Beyond Game Jams?
- Beyond Game Jams?
- I don't think I've felt positive about a jam theme for a long time. At best they are neutral. I don't need a theme to come up with an idea. I already have ideas for games I'd like to make!
- Meanwhile, time limits in game jams force me to take shortcuts and break my design. They cause me to sabotage my own project. This reduces any feeling of achievement. But at the same time, a time limit provide a constant time pressure, keeping me dedicated and focused. A time limit helps me get things done. You could say I have a love-hate relationship with time limits :)
- Rules in game jams forbid me from using stuff I've already made. Sometimes I'm not in the mood for writing music, but I am in the mood to write code. Isn't it better to work in harmony with the tides of our own creativity? It's bad to force things out all in one go, when we're not in the mood for one or more of those things.
- I have mixed feelings about ratings in game jams too. The prospect of winning or scoring high is attractive, and it is nice to have feedback and comments on our work. Game jams do provide a guarantee that my game will get looked at and played by a few dozen people. It's nice to see that my game made someone happy.
- However, I feel that ratings distort my objectives. The games that do well in game jams are not necessarily games I like, nor are they games I would want to make. So I feel myself pulled in two directions: i) pulled towards my satisfying my own tastes; and ii) pulled away from my own tastes, towards making a game that would rate well.
- I don't think that tug of war resolves in a good place, as it pulls me into some awkward middle ground where I end up making something that's above average, yet unremarkable, both to the community and to myself.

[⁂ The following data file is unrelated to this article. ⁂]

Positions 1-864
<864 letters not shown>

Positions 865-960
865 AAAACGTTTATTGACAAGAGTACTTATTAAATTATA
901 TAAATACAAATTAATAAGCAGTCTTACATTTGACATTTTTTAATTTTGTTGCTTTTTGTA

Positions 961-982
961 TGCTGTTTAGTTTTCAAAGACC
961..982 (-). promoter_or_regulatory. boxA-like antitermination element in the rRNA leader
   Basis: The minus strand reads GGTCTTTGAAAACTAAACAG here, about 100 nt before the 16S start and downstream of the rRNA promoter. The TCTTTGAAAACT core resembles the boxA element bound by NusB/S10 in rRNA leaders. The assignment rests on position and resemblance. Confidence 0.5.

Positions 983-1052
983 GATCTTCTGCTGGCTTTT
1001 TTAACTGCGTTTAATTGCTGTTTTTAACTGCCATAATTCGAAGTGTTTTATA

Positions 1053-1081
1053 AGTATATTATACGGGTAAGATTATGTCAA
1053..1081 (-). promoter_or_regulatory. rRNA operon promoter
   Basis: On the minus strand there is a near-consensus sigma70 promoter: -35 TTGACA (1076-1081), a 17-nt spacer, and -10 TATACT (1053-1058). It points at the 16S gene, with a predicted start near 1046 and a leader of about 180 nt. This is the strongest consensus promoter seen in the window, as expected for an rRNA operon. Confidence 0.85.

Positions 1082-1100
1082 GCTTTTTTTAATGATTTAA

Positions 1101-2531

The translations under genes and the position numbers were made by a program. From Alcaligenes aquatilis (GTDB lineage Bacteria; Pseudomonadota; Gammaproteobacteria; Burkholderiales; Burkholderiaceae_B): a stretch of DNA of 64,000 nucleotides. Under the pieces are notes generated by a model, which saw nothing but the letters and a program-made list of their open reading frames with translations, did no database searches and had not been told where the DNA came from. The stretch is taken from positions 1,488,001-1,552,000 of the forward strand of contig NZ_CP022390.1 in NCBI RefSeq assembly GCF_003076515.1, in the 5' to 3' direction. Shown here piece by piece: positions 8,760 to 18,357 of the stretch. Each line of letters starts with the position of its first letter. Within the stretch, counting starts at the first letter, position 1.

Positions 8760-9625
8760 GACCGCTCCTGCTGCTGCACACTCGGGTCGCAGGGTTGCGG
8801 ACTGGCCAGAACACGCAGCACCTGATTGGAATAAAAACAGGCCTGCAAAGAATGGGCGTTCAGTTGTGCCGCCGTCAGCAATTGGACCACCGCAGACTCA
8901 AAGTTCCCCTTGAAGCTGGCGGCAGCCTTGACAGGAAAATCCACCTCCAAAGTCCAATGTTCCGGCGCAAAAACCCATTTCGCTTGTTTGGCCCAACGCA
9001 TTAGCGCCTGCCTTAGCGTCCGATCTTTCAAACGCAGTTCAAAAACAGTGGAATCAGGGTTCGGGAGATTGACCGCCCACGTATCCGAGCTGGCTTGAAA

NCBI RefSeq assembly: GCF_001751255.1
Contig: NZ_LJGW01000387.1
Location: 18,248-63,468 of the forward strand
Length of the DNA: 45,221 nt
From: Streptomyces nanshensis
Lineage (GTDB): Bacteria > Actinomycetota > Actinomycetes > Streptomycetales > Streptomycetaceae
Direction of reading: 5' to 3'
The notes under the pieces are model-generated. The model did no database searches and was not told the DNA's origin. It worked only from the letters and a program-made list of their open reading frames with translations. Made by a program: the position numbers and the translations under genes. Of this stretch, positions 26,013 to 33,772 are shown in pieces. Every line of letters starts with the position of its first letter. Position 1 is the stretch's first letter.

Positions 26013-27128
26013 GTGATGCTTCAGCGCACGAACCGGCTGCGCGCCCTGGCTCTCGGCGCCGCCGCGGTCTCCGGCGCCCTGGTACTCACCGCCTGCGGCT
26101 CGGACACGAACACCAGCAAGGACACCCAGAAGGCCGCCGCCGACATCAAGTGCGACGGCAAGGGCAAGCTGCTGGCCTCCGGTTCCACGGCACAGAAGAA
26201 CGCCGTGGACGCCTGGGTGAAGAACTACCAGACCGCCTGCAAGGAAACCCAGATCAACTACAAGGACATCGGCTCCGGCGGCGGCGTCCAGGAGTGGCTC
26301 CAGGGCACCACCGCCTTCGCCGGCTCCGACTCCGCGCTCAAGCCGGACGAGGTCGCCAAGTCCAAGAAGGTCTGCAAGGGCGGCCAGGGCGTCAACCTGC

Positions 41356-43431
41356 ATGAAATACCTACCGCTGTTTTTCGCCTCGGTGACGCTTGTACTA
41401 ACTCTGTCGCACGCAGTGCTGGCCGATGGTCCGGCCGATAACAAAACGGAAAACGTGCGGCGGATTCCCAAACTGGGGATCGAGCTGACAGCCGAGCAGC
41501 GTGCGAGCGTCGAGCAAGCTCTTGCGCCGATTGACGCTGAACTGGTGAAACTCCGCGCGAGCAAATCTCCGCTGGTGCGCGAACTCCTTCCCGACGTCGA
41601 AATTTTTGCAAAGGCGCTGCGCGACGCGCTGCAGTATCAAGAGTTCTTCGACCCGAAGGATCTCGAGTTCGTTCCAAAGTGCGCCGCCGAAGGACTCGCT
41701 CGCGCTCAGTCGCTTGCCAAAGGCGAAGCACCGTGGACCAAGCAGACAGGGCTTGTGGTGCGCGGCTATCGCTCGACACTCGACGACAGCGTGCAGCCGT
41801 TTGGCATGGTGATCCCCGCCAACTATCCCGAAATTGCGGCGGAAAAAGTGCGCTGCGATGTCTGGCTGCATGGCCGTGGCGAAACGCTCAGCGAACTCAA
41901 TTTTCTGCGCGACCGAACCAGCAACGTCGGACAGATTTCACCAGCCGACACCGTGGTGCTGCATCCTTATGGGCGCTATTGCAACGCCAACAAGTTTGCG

- Game jams have given me a lot of positives though. I love being part of the community. I enjoy the "taking part", and being part of this phenomenon. Game jams have encouraged me to make things, even if they're not great things. They have given me a glimpse of what I could achieve in gamedev if I dedicated time and energy for weeks instead of hours.
- But I don't dedicate that time and energy. I think it's no coincidence that since I have been doing game jams, I have stopped making games outside of game jams. Outside of game jams, I fear that my work would go unseen, that nobody would notice or care much about it. There's something of a vicious circle to that -- as if game jams are a bad solution to the problem of wanting to show the world what we made, and getting kind words in return.
- So where does this lead me? I don't yet know what the solution is. Am I done with game jams? Or do I need some kind of perpetual game jam that never ends? Maybe a place where we can maintain dev logs, and post links to builds, with some 'feedback friends' comment system bolted on, to guarantee feedback?
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